Samsung Electronic Inc.’s fix for its Galaxy Note 7 battery problem came too late for many folks. Too late, for those hurt by the phone’s exploding battery. Too late for those who chose competing handsets as replacement once news began spreading about the defective battery. It also came too late for many loyalists disappointed by its failure to seamlessly roll out the Note 7. It was too late to win me over.
This is just one customer but the implications for Samsung are enormous. When you lose a loyal customer because of a defective product and the shoddy handling of the replacement it may take a long time to bring these people back into your corner. It’s a lesson for the entire electronics supply chain and not just for Samsung. The industry makes highly visible products and, in the age of social media, even a minor hiccup can end a great run and endanger a brand and the enterprise.
Is the Galaxy Note brand a walking dead? That’s a question Samsung must quickly resolve. Soon after it began replacing the defective device with new ones a report by a Chinese consumer started another wave of the same crisis. The report said a replacement for the Note 7 also exploded. The buyer allegedly refused to turn the device over to Samsung for inspection because he lacked faith in the company’s willingness or ability to conduct a proper investigation. Whether this incident was true or not, it is fueling a fire about another Samsung product; People are now complaining about a top-loading Samsung washing machine.
Samsung has promised to conduct an investigation into the China Note 7 replacement incident. It has also issued an advisory to owners of the top-loading washing machines. It said in a statement:
In rare cases, affected units may experience abnormal vibrations that could pose a risk of personal injury or property damage when washing bedding, bulky or water-resistant items. Samsung is recommending that consumers with affected models use the lower speed delicate cycle when washing bedding, bulky or water-resistant materials. There have been no reported incidents when using this cycle. It is important to note that Samsung customers have completed hundreds of millions of loads without incident since 2011.
The washing machine issue couldn’t have come at a worse time for Samsung. Prior to this and the challenge it had with the Galaxy Note 7, the company’s main worry was how to put some distance between itself and the closest competitors in the mobile phone business. It had a reputation for quality, innovation and reliability. The danger Samsung faces now is the possibility that the company could soon find itself associated with unreliable and possibly dangerous products. The fact that only a handful of its Note 7 exploded and that the overwhelming majority of the buyers of its customers are satisfied with their purchases could be swept aside in a general condemnation of the company.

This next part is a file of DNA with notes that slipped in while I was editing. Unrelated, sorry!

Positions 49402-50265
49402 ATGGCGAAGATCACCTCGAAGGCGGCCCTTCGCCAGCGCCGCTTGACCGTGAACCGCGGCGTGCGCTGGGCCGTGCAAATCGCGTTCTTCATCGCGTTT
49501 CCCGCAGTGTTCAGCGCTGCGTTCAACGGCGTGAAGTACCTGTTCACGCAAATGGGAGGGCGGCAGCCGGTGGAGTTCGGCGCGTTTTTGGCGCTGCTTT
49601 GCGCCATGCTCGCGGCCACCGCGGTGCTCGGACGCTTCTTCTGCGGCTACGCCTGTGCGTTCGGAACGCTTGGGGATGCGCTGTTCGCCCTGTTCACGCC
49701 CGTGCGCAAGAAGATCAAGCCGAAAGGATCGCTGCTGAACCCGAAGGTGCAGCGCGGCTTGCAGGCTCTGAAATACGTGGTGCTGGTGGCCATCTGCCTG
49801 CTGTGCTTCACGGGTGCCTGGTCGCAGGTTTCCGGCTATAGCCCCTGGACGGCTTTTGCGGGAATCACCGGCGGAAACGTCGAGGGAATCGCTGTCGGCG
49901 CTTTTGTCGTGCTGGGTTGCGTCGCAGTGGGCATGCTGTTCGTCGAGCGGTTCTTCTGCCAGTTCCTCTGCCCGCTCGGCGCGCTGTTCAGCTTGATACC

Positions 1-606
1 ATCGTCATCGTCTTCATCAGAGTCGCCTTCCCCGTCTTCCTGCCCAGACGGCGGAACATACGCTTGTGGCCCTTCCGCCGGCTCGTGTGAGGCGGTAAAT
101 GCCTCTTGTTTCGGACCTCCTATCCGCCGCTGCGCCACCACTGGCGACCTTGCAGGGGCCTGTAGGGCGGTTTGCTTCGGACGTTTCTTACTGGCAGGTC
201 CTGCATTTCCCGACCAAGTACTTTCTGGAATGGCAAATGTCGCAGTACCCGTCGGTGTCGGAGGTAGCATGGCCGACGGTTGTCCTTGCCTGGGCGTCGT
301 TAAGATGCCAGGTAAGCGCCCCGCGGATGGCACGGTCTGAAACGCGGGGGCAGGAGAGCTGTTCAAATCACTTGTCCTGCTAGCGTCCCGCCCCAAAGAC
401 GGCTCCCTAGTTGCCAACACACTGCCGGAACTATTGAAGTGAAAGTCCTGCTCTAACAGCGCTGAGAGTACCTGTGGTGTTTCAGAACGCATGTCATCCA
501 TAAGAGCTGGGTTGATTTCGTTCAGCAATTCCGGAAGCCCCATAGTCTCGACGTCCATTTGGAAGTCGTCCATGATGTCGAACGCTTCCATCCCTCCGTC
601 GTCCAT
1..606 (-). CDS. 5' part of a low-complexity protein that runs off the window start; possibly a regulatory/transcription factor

Let’s start at the individual level for an indication of how challenging this problem has become for Samsung. In a previous blog I documented how my pre-ordered Galaxy Note 7 worked fine but that I was forced to request a replacement from service provider T-Mobile when Samsung recalled the device. The process was anything but painful. It was compounded by a serious lack of effective coordination of the recall with telecom service providers.
T-Mobile initially wanted to send me an iPhone to replace the Note 7. I declined the offer because I preferred the Android operating system. The service provider eventually agreed to give me a Galaxy S7 as a temporary replacement. We reached an impasse over the duration of the loan period. An overseas trip meant I wasn’t going to be around by September 21 when Samsung said it would have replacements ready. T-Mobile, too, wasn’t willing to extend the loan period for any longer than Samsung would cover.
I returned the Note 7 and went back to my Note 4. My intention was to get the Note 7 later once Samsung had permanently fixed the battery problem but the report that another replacement device had exploded in China means I probably won’t. I don’t want the Galaxy S7 either. I wanted a Galaxy Note but Samsung may have killed that brand. Many other customers will steer clear of the Note 7 and it may take a while to get them back.
But more than a single product brand is at stake. The reputation of the Korean company is in jeopardy too. Whatever quality checks Samsung failed to make in its haste to get the Galaxy Note 7 to market ahead of the competitor’s device were obviously not worth it. This conclusion may be panned as the 20/20 hindsight view but proponents of Best Practices in the electronics supply chain have always emphasized the importance of getting the right product to market at the right time, the right price and, very importantly, with the right components. Samsung is paying a huge price for avoiding this principle.
Bolaji Ojo is editor-in-chief and publisher of EPSNews. The views expressed in this blog are those of the author alone who promises to base his sometimes biased, possibly ignorant, occasionally irrelevant but absolutely stimulating thoughts on the subjective interpretation of verifiable facts alone. Any comments should be sent to the author at firstname.lastname@example.org.